BWW REVIEW: Nicholas Hooper's Dark And Ominous Score Comes To Life As Sydney Symphony Orchestra present HARRY POTTER AND THE HALF BLOOD PRINCE: IN CONCERT.
Wednesday 10th July 2019, 7pm, Concert Hall, Sydney Opera House
Sydney Symphony Orchestra (SSO) continues the collaboration it started in 2017 with the latest instalment of CineConcerts' live music and big screen movie experience with HARRY POTTER AND THE HALF BLOOD PRINCE: IN CONCERT. Conductor Nicholas Buc returns to the podium to lead the SSO and the Sydney Philharmonia Choirs through Nicholas Hooper's (composer) darker, more ominous score as the wizarding world gets closer to defeating the dark forces.
The pairing with live orchestra reminds the audience of the importance of the music on the mood of the movies as well as reinforcing that it is actually real instruments that make up the soundscape, not electronic synthesisers. Wistful flutes tie with Slughorn's happy memories of the students he has 'collected' over time whilst a languid anxious tone washes over Bellatrix and Narcissa's visitation at Spinners Lane. A theme of Latin choral chants underpins the memory pensive dives. Strong string flourishes and a bold brass undertone elevates the Quiddich Match while light harp and piano conveys the delicate danger of Hermione's conjoured attack birds.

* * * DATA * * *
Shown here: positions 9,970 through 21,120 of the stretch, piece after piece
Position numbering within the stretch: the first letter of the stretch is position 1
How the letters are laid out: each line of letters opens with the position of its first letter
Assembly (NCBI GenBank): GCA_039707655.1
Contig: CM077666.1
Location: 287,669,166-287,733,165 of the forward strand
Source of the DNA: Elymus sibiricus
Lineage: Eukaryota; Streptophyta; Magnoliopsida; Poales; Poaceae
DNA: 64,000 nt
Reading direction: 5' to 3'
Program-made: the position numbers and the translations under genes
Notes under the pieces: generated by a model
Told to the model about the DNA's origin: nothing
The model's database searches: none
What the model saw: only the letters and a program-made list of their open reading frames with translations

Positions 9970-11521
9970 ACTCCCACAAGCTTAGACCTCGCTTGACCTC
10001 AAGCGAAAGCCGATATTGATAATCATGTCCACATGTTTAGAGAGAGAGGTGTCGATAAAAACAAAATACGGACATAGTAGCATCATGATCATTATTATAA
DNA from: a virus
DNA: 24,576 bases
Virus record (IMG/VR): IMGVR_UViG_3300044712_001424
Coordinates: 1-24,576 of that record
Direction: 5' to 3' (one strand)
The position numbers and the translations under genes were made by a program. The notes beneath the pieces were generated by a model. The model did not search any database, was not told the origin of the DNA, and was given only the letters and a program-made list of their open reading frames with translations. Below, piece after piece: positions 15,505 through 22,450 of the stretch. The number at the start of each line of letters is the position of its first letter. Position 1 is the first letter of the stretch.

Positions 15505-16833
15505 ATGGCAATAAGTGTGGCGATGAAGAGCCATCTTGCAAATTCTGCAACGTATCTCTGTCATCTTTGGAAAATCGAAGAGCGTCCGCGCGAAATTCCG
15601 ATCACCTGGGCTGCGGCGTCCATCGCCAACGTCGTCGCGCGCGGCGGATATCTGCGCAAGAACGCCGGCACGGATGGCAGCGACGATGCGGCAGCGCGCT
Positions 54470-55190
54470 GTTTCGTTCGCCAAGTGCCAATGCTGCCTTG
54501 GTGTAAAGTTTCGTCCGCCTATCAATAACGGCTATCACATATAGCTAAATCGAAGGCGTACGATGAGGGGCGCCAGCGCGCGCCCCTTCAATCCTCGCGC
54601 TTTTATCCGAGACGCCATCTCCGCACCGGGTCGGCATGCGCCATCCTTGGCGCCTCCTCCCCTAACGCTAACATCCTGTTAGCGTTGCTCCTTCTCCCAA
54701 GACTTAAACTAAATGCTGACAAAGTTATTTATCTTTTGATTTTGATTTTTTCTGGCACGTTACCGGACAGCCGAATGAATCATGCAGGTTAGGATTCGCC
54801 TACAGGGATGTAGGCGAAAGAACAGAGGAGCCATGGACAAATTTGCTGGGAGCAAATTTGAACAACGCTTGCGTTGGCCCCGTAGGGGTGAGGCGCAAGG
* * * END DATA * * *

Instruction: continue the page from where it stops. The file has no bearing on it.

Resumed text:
Themes that have remained throughout the series remain such as the trio's theme and new ones, like the light mysterious bells relating to Sulghorn's more welcoming Potions class separate the work from the earlier instalments. Hooper has also built on his earlier work with HARRY POTTER AND THE ORDER OF THE PHOENIX as the bass drum remains a subtle but constant feature with solitary booms punctuating silence or deeper rumbles.
These concerts are events for all ages and are definite fan favourites as more and more audience members are arriving brandishing wands, wearing robes and sporting house colours. Whilst as with earlier concerts Buc encourages an almost pantomime audience engagement, this work had less interaction from the audience which may be indicative of the darkening mood of the story as Harry gets closer to facing Voldemort.
Whether you are well acquainted with the Wizarding world or a bit of a muggle, this is a brilliant way to experience David Yates's (Movie Director) cinematic expression.